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So here's my problem. I have an issue with a .csv file (Current.csv) in that there are commas randomly place throughout the data, so awk-ing the file doesn't give me constant column numbers for a particular type of information I'm looking for. Luckily, I realized this info is always the third instance of a date format (m,mm)/(d,dd)/yy. So I'm trying the regular expression below to display just the dates within the ith line:

awk -F',' '{if (NR==$i)print}' Current.csv | grep -o "[0-9]{1,2}/[0-9]{1-2}/[0-9]{1,2}" | echo

It doesn't display anything so far and I'm totally stuck as to why. My guess for displaying the third is to just pipe this all into:

awk {print $3}

Any ideas on the awk'd regular expression search problem?

Sample line

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Please post some sample lines. – nearora May 17 '12 at 3:32
up vote 2 down vote accepted

Assuming that the CSV file is valid (i.e. fields containing commas are quoted), you should rather use something which actually parses it as CSV. The following simple Python script will extract the second column of each row.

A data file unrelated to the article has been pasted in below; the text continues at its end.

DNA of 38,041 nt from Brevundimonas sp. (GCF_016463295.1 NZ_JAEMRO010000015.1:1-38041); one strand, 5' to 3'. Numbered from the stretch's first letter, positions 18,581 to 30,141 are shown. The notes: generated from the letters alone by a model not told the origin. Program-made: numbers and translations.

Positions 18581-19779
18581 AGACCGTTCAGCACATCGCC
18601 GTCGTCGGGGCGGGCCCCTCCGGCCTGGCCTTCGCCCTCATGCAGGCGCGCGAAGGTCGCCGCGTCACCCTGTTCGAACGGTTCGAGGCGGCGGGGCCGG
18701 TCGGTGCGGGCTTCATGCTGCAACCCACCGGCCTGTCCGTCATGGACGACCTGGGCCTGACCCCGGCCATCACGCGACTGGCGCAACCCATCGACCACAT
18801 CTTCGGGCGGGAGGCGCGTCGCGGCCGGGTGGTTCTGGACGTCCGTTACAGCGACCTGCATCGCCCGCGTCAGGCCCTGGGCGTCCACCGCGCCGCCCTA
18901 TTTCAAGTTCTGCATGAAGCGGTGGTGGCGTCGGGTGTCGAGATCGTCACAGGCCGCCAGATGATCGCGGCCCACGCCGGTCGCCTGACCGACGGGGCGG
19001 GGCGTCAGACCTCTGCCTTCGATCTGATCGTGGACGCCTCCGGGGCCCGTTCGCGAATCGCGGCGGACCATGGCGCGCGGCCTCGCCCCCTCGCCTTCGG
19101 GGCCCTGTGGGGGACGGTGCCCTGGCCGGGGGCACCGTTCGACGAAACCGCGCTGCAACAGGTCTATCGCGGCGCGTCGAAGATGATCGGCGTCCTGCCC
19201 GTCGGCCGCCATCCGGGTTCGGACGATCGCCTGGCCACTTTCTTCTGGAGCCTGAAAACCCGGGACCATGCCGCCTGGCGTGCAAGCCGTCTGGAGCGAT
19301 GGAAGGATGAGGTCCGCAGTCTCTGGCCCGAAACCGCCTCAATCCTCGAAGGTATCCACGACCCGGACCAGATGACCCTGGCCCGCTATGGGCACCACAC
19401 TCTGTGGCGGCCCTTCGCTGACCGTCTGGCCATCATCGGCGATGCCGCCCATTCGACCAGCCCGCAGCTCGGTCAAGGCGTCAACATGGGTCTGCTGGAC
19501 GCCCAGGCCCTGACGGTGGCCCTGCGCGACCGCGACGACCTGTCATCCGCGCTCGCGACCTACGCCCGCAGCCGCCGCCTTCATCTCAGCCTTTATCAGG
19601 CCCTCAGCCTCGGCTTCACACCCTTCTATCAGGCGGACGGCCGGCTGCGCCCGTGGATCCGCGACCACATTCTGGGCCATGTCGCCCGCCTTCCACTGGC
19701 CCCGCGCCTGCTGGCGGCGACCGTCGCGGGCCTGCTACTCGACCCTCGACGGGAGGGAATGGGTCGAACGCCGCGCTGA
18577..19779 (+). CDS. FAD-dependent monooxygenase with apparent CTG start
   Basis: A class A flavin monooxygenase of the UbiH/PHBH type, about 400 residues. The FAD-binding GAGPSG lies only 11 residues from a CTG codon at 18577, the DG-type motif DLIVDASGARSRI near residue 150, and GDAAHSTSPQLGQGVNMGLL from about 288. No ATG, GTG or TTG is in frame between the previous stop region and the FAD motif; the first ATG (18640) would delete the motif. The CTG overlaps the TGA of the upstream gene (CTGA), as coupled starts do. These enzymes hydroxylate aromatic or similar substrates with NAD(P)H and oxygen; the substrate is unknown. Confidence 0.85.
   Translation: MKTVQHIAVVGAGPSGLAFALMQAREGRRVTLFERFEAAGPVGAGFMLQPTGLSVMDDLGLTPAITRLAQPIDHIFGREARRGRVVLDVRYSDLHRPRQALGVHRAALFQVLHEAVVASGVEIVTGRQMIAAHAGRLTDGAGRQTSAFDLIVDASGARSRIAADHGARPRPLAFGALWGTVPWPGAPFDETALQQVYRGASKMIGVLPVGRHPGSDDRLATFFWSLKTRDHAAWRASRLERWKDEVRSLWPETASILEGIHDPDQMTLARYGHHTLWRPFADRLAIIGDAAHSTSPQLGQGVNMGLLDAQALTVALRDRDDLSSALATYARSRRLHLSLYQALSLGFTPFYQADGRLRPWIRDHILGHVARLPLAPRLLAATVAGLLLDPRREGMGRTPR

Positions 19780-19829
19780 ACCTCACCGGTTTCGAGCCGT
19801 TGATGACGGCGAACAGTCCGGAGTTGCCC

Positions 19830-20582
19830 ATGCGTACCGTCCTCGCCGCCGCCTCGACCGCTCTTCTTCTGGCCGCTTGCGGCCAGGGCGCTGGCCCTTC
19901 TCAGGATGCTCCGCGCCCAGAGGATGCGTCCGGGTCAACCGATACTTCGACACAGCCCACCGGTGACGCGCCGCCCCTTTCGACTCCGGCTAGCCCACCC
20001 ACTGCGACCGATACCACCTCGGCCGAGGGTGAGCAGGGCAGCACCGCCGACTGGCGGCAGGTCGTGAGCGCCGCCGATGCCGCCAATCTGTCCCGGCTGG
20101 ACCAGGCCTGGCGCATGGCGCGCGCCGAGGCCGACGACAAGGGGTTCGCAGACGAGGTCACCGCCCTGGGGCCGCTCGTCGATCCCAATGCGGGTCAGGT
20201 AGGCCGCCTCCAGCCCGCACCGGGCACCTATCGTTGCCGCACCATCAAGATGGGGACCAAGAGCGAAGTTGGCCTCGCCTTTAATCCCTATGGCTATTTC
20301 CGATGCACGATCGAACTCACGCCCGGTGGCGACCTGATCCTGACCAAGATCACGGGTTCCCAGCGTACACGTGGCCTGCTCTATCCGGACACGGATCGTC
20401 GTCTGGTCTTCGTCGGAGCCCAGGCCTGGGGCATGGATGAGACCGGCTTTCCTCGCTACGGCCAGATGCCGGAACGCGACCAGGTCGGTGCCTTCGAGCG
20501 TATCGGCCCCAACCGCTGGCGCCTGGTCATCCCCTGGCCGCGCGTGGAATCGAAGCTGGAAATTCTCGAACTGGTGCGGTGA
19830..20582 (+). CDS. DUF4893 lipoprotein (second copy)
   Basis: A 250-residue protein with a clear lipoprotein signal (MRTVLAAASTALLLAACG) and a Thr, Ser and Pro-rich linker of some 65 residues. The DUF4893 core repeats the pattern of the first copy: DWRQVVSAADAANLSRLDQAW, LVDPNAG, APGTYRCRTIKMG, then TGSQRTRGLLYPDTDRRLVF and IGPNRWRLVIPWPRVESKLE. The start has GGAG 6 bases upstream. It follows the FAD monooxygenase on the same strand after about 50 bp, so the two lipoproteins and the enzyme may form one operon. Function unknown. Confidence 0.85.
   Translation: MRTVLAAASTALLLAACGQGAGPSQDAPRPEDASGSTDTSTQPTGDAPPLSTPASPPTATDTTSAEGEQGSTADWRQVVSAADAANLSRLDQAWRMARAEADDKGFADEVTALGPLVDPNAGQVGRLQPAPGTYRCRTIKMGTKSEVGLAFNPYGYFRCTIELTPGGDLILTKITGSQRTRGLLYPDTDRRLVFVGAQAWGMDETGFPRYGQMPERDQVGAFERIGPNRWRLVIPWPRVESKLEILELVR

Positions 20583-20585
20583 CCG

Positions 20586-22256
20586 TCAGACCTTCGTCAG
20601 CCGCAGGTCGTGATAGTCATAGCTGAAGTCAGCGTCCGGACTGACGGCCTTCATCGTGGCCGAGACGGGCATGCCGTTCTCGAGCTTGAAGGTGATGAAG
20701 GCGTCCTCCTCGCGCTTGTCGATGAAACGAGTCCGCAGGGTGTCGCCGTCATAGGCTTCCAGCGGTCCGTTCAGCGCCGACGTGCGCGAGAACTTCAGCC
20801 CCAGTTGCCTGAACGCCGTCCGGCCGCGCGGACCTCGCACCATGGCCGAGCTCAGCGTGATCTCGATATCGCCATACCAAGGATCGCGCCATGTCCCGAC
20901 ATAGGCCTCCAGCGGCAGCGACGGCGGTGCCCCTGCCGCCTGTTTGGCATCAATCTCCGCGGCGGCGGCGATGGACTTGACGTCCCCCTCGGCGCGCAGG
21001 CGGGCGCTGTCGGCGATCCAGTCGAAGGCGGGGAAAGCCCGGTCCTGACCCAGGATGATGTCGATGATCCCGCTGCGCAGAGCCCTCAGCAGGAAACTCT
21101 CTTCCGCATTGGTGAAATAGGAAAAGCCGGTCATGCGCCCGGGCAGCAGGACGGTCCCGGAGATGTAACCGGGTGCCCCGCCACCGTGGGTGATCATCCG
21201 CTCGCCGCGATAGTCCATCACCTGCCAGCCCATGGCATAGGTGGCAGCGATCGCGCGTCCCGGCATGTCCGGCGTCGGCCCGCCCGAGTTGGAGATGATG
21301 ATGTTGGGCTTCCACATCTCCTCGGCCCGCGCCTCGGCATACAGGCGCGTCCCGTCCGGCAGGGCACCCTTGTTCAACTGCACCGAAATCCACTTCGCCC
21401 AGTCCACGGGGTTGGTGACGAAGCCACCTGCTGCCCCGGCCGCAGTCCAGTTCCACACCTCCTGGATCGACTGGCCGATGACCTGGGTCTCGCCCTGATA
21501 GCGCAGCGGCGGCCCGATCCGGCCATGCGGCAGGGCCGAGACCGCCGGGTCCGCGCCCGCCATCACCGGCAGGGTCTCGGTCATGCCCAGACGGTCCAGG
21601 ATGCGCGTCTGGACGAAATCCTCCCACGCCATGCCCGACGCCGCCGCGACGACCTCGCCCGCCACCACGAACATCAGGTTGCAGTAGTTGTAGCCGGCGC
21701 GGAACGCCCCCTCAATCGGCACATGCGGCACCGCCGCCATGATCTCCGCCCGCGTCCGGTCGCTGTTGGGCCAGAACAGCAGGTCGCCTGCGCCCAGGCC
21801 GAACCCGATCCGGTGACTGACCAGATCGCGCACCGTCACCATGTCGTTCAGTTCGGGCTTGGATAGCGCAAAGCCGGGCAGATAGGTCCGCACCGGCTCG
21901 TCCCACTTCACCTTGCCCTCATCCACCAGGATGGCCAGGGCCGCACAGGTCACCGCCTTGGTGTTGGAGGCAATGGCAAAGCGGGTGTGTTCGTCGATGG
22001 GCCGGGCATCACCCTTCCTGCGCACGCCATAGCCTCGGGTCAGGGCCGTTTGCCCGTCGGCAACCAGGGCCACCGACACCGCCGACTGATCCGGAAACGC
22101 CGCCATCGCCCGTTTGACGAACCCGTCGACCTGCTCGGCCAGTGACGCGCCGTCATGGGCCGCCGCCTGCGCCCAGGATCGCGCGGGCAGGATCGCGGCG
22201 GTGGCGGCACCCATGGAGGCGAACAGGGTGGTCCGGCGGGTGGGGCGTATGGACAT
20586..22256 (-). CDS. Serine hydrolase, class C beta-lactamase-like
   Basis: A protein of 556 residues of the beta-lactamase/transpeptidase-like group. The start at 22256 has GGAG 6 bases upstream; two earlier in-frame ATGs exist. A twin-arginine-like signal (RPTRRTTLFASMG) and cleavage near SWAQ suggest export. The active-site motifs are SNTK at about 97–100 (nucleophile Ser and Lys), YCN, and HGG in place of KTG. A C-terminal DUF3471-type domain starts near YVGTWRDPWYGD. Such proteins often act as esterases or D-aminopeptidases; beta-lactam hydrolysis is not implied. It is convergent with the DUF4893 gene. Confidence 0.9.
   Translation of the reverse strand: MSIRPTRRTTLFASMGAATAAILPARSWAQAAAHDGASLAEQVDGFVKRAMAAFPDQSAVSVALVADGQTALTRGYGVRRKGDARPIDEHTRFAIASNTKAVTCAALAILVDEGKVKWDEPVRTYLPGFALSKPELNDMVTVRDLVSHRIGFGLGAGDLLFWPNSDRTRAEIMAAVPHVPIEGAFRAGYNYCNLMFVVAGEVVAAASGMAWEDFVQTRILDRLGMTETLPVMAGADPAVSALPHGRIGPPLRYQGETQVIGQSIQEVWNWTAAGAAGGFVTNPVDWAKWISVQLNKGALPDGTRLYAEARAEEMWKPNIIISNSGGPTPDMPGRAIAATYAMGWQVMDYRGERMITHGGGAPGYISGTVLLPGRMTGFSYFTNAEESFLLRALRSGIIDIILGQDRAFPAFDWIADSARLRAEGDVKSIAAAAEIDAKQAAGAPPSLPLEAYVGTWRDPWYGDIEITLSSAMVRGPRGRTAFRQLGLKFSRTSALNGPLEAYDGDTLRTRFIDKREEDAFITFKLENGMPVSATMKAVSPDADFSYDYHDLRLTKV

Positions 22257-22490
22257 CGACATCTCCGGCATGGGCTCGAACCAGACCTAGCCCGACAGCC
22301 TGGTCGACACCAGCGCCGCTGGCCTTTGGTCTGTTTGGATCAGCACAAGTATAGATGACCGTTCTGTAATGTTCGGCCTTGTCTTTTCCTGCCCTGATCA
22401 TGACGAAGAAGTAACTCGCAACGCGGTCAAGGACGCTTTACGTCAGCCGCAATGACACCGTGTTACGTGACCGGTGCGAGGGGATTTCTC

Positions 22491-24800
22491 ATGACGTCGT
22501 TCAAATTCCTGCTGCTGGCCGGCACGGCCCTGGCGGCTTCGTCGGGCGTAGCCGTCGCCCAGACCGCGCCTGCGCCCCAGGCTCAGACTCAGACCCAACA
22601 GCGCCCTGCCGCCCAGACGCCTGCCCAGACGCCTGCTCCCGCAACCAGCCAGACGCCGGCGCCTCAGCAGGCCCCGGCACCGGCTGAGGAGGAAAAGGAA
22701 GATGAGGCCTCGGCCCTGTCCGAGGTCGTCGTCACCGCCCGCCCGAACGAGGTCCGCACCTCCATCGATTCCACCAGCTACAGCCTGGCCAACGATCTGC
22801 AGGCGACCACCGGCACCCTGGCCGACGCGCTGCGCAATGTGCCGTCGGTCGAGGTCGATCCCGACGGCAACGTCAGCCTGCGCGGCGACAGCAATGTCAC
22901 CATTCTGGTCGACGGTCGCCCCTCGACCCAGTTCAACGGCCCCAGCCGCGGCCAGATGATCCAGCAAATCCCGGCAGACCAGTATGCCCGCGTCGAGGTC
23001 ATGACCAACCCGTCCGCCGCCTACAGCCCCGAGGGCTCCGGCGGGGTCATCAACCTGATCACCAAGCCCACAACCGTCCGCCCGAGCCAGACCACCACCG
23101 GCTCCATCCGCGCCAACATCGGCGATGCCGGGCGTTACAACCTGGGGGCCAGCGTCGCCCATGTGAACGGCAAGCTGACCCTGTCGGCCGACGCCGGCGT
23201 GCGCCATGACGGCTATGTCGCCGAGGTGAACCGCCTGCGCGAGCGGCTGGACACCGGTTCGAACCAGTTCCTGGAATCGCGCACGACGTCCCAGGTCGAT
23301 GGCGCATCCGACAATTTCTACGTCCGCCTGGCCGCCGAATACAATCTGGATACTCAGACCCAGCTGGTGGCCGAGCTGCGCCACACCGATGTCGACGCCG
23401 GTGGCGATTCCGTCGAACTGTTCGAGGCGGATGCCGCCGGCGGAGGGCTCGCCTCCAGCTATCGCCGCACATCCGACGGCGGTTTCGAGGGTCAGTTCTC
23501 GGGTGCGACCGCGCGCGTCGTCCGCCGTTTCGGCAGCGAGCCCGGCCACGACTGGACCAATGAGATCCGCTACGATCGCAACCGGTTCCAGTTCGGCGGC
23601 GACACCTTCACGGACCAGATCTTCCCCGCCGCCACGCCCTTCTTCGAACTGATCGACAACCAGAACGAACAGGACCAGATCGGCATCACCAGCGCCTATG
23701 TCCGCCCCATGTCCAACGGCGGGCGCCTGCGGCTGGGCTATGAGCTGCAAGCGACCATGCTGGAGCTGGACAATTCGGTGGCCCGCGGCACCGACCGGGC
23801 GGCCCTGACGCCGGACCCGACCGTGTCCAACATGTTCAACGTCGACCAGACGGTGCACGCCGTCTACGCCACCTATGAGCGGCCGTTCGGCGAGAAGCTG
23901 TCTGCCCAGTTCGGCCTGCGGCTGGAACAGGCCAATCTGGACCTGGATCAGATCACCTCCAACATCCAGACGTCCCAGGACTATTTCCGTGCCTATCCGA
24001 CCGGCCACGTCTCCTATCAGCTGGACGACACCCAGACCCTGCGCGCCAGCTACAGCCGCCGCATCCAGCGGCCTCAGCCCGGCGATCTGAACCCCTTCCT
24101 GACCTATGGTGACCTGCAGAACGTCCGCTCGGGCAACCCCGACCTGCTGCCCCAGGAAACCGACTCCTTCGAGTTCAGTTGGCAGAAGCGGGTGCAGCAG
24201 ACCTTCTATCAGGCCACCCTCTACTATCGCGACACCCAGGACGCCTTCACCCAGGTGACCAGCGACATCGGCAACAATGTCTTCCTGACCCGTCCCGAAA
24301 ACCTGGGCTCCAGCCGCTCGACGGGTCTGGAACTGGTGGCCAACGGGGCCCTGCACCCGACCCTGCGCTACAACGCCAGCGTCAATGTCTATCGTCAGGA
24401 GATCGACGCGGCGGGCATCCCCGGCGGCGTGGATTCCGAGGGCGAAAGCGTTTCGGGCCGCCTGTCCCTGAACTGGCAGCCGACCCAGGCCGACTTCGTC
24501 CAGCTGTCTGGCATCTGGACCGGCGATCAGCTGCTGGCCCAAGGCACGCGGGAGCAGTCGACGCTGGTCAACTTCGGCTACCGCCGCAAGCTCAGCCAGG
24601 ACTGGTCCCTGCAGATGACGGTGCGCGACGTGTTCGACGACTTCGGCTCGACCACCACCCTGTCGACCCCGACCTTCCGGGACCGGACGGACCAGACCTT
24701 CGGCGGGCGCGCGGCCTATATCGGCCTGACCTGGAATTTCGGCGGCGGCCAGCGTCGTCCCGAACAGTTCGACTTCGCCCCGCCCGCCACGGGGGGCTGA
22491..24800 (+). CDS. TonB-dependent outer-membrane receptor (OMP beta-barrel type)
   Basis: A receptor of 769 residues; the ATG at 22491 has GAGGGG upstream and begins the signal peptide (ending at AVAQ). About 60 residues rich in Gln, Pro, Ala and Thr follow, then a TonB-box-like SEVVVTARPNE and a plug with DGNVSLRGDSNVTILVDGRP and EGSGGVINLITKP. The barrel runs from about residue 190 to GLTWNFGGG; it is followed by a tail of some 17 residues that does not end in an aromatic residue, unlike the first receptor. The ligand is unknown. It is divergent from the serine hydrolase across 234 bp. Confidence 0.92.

python -c 'import csv; import sys; [sys.stdout.write(row[1]+"\n") for row in csv.reader(sys.stdin)]'
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HEYYYYY This is perfect! One slight change is that the second column turns out to be [1], but not like I would have guessed to incorporate Python :P this also clears up other issues I've been having. THANK YOU! :D – user121351 May 17 '12 at 3:55
Whoops, yeah. Updated. – mgorven May 17 '12 at 4:08

i is not set, so defaults to zero, and in any case you mean i and not $i.

You need grep -E for extended regular expressions.

The {1-2} in the month field should be {1,2} and the forward slashes should be protected by backslashes.

Piping to echo will lose any output as it is not a filter, and is not needed in any case.

As mgorven suggests, use a different approach that handles csv.

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